The Hamlet thereafter moved, among other things, for leave to reargue its opposition to Fidelity's motion to vacate the judgment and for renewal. Pav-Co and Fehr, as well as Northeast, again separately moved, on the basis of newly-discovered evidence, for leave to renew their respective motions to vacate so much of the judgment as was against each of them. In an order dated May 10, 2007, made upon reargument and renewal, the Supreme Court adhered to its prior determination in the order dated March 23, 2007, that Northeast, Pav-Co, and Fehr were liable to The Hamlet, in effect, under the fifth cause of action for equitable subrogation. The court, however, vacated the judgment with respect to Fidelity and vacated so much of the order dated March 23, 2007, as, upon renewal, granted that branch of Fidelity's motion which was for summary judgment dismissing the complaint insofar as asserted against it, finding that triable issues of fact precluded the award of summary judgment to either party on The Hamlet's claims against Fidelity. All of the defendants separately appeal, and The Hamlet cross-appeals, from stated portions of the order dated May 10, 2007.

Presently before us for consideration is whether, and to what extent, the liability of each of the five defendants has been established under The Hamlet's causes of action alleging breach of contract, equitable subrogation, conversion, and unjust enrichment, and whether triable issues of fact remain with respect to each of those causes of action.

III.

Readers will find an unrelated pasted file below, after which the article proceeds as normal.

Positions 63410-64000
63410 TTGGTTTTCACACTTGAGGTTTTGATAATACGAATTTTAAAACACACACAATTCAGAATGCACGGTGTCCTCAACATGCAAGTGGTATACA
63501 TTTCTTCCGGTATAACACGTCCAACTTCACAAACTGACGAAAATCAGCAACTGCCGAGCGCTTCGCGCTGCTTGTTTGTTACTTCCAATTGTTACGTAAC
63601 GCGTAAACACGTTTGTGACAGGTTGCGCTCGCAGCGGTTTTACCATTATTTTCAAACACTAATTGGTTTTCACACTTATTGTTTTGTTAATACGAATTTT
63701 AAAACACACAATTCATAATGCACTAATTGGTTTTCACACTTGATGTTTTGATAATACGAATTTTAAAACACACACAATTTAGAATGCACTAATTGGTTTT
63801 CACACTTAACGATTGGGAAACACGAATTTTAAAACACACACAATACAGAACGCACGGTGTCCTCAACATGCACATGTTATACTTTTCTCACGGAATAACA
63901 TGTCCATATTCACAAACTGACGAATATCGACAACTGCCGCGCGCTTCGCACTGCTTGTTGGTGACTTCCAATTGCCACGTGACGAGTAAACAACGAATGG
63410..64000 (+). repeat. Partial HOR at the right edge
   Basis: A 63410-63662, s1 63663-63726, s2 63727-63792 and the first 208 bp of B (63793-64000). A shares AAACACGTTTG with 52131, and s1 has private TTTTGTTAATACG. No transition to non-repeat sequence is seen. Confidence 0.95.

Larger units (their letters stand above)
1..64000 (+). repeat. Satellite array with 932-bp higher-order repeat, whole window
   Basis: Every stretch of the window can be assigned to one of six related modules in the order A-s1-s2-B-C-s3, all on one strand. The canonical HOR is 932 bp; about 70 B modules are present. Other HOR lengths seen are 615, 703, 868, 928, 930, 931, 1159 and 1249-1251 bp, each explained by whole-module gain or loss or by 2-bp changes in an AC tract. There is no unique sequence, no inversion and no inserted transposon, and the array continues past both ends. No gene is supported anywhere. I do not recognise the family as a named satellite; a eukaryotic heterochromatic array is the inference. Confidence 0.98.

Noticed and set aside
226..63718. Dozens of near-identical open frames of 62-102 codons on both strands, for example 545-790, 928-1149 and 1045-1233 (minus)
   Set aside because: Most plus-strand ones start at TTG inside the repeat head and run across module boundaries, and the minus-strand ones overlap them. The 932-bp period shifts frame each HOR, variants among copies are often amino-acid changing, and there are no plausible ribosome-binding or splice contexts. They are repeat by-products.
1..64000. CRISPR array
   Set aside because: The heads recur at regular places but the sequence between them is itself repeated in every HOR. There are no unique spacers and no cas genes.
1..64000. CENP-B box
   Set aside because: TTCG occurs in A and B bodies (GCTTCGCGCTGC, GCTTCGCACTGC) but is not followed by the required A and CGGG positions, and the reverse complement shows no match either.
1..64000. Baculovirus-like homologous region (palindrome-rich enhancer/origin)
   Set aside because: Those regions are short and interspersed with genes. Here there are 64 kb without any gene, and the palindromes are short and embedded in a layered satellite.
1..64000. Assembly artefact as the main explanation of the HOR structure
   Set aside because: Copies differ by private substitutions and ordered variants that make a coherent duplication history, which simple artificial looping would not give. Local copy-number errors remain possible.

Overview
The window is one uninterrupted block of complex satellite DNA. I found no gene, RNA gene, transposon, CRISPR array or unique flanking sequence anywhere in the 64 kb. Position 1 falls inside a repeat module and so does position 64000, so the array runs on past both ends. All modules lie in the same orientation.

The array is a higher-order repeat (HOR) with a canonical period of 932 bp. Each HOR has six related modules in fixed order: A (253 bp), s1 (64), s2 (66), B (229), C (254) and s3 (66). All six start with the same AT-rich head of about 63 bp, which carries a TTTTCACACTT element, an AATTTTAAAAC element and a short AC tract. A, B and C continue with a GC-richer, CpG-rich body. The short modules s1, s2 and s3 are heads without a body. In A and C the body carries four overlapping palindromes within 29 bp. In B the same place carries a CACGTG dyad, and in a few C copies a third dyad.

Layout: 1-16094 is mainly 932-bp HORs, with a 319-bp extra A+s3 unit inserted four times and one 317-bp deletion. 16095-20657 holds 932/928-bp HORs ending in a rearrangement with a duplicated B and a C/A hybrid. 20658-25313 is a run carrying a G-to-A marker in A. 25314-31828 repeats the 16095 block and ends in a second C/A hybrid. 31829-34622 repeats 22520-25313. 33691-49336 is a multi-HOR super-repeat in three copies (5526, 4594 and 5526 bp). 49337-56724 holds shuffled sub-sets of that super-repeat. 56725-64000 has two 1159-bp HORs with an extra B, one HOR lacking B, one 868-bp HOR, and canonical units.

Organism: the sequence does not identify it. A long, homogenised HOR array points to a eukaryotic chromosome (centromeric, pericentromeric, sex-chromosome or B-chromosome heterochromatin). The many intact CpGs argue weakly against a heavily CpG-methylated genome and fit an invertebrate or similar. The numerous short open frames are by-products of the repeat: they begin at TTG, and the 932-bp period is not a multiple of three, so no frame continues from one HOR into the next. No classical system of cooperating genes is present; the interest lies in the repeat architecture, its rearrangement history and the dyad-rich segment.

Pav-Co and Fehr argue initially that since they had not yet had the opportunity to answer and conduct discovery, the Supreme Court should not have addressed the merits of this dispute in the course of resolving the parties' various motions and cross motions. The short answer to this contention is that by arguing the merits of their respective positions on the basis of factual affidavits and extensive documentary evidence, the parties charted a summary judgment course and cannot be heard to complain that the Supreme Court addressed their motions under the summary judgment standard (see Tendler v Bais Knesses of New Hempstead, Inc., 52 AD3d 500, 502; Doukas v Doukas, 47 AD3d 753; Harris v Hallberg, 36 AD3d 857, 858). Moreover, the record reflects that all of the parties had ample opportunity in the course of the extensive motion practice before the Supreme Court to submit whatever evidentiary material they deemed appropriate to support their substantive assertions with respect to the issue of liability. As to their claimed need for discovery, these defendants failed to satisfy their burden of offering "an evidentiary basis to suggest that discovery may lead to relevant evidence" or that "facts essential to justify opposition to the motion were exclusively within the knowledge and control ...